With the virtualisation of the Learning Lab “JAI” (Jumpstart into Artificial Intelligence), which has been running successfully for several semesters, a new end-to-end project on peatland rescue was introduced.
In the Learning Lab Workshop “JAI”, an initial understanding of both professional and technical approaches to artificial intelligence (AI) is to be generated.
For this purpose, the students are confronted with an unconventional case (https://videos.mysimpleshow.com/eb5k5DWHwU), which is to be solved by the students with AI support. The project“Renaturation of peatlands to store CO2” serves to get the participants excited about the topic of AI, but also to sensitise them to ecological application possibilities. Peatlands can make a valuable contribution to climate protection through their ability to store carbon. In the past, many peatlands were deprived of this property through drainage for agricultural use or through the use of the material. To revitalise peatlands, achieving an intact water balance is an important step. The correct adjustment of the water level, taking into account the status quo, is of enormous importance. Satellite-controlled monitoring of soil moisture and analysis by artificial intelligence can show how much water is stored in the soil.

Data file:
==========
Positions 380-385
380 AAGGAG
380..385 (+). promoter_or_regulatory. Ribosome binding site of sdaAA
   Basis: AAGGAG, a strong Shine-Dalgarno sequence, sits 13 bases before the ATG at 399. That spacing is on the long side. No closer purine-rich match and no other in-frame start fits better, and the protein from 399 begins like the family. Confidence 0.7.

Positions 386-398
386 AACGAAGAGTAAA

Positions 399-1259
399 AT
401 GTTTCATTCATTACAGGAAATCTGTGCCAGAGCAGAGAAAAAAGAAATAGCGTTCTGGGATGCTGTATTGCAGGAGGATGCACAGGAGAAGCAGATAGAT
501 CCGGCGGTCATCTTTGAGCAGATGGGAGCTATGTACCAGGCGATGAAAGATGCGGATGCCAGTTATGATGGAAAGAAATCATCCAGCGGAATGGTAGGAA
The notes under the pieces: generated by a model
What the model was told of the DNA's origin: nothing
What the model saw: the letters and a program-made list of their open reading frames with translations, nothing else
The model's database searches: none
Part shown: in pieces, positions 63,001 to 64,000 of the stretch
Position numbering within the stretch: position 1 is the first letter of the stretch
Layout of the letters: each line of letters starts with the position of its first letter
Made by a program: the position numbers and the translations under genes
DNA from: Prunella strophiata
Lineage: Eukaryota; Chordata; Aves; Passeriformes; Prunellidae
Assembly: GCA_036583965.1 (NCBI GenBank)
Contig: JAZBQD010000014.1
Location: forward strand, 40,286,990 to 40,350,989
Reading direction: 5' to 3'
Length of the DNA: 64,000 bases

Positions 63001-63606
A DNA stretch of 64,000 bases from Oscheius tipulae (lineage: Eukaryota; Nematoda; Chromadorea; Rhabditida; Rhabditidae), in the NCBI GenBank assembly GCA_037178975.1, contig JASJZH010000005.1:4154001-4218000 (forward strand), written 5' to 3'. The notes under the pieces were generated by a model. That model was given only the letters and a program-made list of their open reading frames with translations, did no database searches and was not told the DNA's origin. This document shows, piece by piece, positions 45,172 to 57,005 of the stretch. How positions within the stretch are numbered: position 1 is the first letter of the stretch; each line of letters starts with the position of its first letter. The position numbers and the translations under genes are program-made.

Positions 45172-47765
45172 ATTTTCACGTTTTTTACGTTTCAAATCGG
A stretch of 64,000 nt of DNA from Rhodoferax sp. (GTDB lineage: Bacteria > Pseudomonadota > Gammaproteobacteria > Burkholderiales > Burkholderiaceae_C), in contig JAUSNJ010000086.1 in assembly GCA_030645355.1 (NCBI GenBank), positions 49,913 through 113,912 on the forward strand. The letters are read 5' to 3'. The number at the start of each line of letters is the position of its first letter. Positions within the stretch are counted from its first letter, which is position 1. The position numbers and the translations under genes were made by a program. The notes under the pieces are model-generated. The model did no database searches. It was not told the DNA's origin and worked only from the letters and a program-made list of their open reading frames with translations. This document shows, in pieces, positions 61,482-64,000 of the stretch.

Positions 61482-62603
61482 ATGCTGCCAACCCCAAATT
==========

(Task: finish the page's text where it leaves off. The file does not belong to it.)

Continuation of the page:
Especially the use of AI for climate protection convinced many participants to work intensively on this workshop.
The latest online learning lab workshop LUC (“Let us chat”) by almost 40 students of the Munich University of Applied Sciences initially carried out and thus implemented some interesting ideas.
Chatbots are ubiquitous: chatbots provide information, answer customer queries or take over the acceptance of repairs. The chatbot as a dialogue system for text input and output, allows the interaction of user and IT system in as natural language as possible and automates recurring conversations.
At the end of the winter semester 2020/2021, the latest online learning lab workshop LUC was carried out by almost 40 students of the Munich University of Applied Sciences with the construction of a “GreenovationBot” – from ideation, through installation to implementation and deployment. In the process, the participants use rule-based, but also text-based methods.